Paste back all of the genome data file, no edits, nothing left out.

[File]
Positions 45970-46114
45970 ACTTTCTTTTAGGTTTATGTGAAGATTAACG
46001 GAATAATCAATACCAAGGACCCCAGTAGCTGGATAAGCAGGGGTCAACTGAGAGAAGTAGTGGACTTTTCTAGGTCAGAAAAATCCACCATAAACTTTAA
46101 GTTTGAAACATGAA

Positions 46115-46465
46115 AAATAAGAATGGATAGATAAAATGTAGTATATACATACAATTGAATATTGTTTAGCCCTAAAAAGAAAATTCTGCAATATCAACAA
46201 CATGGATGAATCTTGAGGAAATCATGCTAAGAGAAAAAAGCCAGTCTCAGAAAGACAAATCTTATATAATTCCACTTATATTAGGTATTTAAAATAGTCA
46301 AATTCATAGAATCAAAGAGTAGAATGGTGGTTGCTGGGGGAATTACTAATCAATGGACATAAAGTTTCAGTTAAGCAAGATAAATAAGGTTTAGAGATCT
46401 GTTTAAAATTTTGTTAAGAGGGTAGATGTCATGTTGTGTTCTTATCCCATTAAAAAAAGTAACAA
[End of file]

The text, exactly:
Positions 45970-46114
45970 ACTTTCTTTTAGGTTTATGTGAAGATTAACG
46001 GAATAATCAATACCAAGGACCCCAGTAGCTGGATAAGCAGGGGTCAACTGAGAGAAGTAGTGGACTTTTCTAGGTCAGAAAAATCCACCATAAACTTTAA
46101 GTTTGAAACATGAA

Positions 46115-46465
46115 AAATAAGAATGGATAGATAAAATGTAGTATATACATACAATTGAATATTGTTTAGCCCTAAAAAGAAAATTCTGCAATATCAACAA
46201 CATGGATGAATCTTGAGGAAATCATGCTAAGAGAAAAAAGCCAGTCTCAGAAAGACAAATCTTATATAATTCCACTTATATTAGGTATTTAAAATAGTCA
46301 AATTCATAGAATCAAAGAGTAGAATGGTGGTTGCTGGGGGAATTACTAATCAATGGACATAAAGTTTCAGTTAAGCAAGATAAATAAGGTTTAGAGATCT
46401 GTTTAAAATTTTGTTAAGAGGGTAGATGTCATGTTGTGTTCTTATCCCATTAAAAAAAGTAACAA